Both artists will come together to explore “bookshop as a site” and will also be producing an artist’s book during the residency.
Quantum leaps in reality + the art market at the Visual Worlds Collide symposium at Basel’s HeK, Mar 3
3 March 2017
The Visual Worlds Collide symposium is on at Basel’s HeK (House of Electronic Arts Basel) on March 3.
Do they change established models of presentation and transmission of art? Is the art world on the verge of a quantum leap?
A variety of events dedicated to virtual experience and its influence on our perception of art is programmed, including a workshop by media artist Jörg Brinkmann, an exhibition by Tina Sauerländer, and a talk on Beta Manifest by Karoline Pfeiffer and Thea Dymke. There will also be a symposium, Visual Worlds Collide – Potentials and Impacts of Virtual Reality on the Art Market,looking at the way virtual exhibition spaces “open up new forms of encounter, exchange, global networking.”
Moderated by Kristian Jarmuschek and Eleonora Frolov, speakers will include HeK director Sabine Himmelsbach, DialogData IT-expert Thomas Mödl, galerist Priska Pasquer, Digital Art History Prof. Hubertus Kohle and Prof. Dr. Cheryce von Xylander.
For its fifth edition the companion event to NY Art Book Fair invites over 250 international presses, booksellers, artists’ merchandise distributors, antiquarians, and independent publishers into its space.
There will be an opening night preview at Geffen with special musical performances by Seth Bogart and Kembra Pfahler & Christian Music from The Voluptuous Horror of Karen Black, as well as a keynote address by artist, General Idea co-founder and past Printed Matter director AA Bronson called ‘MY LIFE IN BOOKS.‘
An exhibition of art, issues and other miscellany by the late Teen Angel — the Lowrider artist and writer behind Teen Angels Magazine focusing on life in the streets of the Varrios of California and the Southwest — will be on show, including unpublished, never before-seen original pieces of artwork.
Temporal narratives + the annals of Western art in Quayola’s Fragments at bitforms, Feb 25 – Apr 9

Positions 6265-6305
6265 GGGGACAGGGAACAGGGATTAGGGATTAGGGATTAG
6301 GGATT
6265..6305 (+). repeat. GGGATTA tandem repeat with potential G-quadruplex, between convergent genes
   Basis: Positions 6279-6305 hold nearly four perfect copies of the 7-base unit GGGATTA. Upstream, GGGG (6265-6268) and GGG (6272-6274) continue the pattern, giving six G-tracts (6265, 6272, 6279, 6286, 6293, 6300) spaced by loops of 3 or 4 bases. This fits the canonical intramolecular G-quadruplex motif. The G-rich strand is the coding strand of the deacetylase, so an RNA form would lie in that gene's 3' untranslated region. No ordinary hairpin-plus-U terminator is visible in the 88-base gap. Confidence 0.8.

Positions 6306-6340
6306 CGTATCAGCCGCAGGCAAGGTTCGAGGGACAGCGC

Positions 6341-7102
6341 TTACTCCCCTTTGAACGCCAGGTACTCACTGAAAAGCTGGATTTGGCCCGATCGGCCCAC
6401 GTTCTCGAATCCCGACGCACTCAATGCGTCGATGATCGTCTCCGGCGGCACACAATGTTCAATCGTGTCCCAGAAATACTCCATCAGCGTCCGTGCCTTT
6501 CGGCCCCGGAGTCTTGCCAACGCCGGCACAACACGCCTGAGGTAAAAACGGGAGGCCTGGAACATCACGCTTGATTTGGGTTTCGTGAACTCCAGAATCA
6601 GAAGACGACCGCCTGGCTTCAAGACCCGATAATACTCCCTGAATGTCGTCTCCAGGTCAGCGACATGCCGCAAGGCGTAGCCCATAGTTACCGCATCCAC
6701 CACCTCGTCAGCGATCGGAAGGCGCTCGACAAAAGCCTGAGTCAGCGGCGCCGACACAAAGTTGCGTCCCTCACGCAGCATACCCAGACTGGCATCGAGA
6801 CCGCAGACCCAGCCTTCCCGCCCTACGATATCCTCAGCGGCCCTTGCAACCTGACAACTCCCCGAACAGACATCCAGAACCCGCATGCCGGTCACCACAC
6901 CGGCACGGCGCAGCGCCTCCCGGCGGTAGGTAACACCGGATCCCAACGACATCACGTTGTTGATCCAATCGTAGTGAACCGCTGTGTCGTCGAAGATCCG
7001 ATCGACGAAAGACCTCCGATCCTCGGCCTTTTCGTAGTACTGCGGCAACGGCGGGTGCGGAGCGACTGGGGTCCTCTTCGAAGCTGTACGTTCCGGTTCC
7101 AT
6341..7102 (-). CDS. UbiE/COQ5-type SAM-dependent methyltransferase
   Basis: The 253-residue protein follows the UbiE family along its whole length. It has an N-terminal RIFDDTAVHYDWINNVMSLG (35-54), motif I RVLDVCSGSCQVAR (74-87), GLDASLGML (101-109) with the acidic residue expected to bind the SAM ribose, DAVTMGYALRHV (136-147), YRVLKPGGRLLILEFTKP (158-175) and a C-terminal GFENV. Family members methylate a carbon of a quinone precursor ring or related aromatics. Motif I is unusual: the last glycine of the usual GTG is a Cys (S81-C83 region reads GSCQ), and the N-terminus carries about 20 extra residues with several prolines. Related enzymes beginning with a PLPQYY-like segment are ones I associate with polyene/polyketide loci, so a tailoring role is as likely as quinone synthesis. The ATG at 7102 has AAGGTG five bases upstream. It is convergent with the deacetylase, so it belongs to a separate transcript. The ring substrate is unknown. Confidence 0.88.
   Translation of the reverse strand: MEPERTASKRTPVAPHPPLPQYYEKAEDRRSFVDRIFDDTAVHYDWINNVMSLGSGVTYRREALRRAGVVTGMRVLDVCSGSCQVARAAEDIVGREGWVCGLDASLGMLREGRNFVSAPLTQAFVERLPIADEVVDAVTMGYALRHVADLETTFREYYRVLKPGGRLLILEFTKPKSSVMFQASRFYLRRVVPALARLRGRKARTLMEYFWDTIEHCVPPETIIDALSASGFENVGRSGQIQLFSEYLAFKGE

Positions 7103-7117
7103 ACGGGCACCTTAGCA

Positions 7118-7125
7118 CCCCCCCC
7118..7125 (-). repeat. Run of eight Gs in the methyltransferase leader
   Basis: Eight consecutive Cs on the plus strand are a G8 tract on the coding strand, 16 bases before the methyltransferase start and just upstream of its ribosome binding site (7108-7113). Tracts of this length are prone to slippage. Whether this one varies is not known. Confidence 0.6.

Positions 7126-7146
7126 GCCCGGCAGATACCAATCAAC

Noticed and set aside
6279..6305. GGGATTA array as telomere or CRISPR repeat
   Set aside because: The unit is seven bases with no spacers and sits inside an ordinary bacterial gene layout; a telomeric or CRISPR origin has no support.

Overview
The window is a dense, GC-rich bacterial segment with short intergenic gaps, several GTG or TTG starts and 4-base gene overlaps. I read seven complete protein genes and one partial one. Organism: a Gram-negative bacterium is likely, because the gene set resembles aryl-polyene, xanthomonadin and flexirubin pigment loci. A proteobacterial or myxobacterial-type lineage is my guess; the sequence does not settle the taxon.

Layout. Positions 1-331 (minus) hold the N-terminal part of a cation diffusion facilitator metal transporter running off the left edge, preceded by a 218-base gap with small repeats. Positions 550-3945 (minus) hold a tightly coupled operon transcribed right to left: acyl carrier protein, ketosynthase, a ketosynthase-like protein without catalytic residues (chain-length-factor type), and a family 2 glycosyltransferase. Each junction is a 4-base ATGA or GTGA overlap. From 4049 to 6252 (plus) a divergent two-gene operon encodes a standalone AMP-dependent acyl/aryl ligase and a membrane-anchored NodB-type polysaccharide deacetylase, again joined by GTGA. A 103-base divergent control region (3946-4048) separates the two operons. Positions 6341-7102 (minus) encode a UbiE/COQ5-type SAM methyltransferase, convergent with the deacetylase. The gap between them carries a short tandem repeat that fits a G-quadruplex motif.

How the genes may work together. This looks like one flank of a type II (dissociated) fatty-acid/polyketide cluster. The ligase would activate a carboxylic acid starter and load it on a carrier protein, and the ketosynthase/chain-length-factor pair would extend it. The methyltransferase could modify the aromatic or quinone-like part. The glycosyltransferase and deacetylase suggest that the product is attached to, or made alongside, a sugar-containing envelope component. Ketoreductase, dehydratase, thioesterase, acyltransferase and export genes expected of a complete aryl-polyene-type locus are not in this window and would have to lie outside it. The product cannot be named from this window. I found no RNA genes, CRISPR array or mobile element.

23 February 2017
Quayola is presenting solo exhibition Fragments at New York’s bitforms gallery, opening February 25 and running to April 9.
Quayola‘s process “begins in the annals of Western art” where historical themes and technological apparatus are located and synthesized. The show will be a series of sculptures called ‘Laocoön Fragments’ and based on the Hellenistic sculpture ‘Laocoön and His Sons‘.
Quayola, originally from Rome, explores the “grandeur and decay of ancient sculptures and Renaissance masterpieces that he encountered at an early age,” and the fluidity of temporal narratives.
A selection of Miami’s brightest and most innovative stories from emerging filmmakers have been nominated by a jury, for the five-day schedule, running February 22 to 26, packed with idiosyncratic events. Those include a screening of the 1995 blockbuster film, Waterworld – literally on the water – informative panels with film industry professionals, and a performance by Trina and Poorgrrrl on top of a bank vault. There’ll be a special screening of the Grammy-nominated film, filmed and set in Miami, Moonlight, as well as the flagship ‘Borscht Shorts’ screening of specially-commissioned short films made in, for, or about Miami by local and guest filmmakers at the Olympia Theater on February 25.
The Borscht Corp goal of challenging “stereotypically insipid depictions of Miami in the mainstream media” is a strong one, and is becoming more and more evident through programme initiatives such as this one. The aim is to “articulate the voices of the New Miami and its idiosyncratic culture, providing a global stage for underrepresented (often female, Latin American, African- American, and Afro-Caribbean) identities in film.”
In the lead up to the 10th Borscht Corp Film Festival, co-founder Mayer took some time out to share her thoughts via email on the BC agenda, including #NOBROZONE, programme highlights, and Hollywood.
** This year the festival launched #NOBROZONE, could you talk a little bit about this initiative, your experience working with a female-led panel and filmmakers, and if it is a permanent edition to future festivals?
Jillian Mayer: We wanted to do something different to support female filmmakers, and we realized that even when the filmmakers are women, a lot of the gatekeepers and financial backers in the industry are still men. It’s important to feel a sense of comfort and community when you’re putting yourself out there as an artist, and we wanted to create a safe space for women to express themselves freely, and to even get a little weird. We’re really happy with the work we’re already seeing come out of the program, and we’d obviously love to keep it going.
** What are some of the highlights of this year’s program? Are there any events that you are particularly excited about?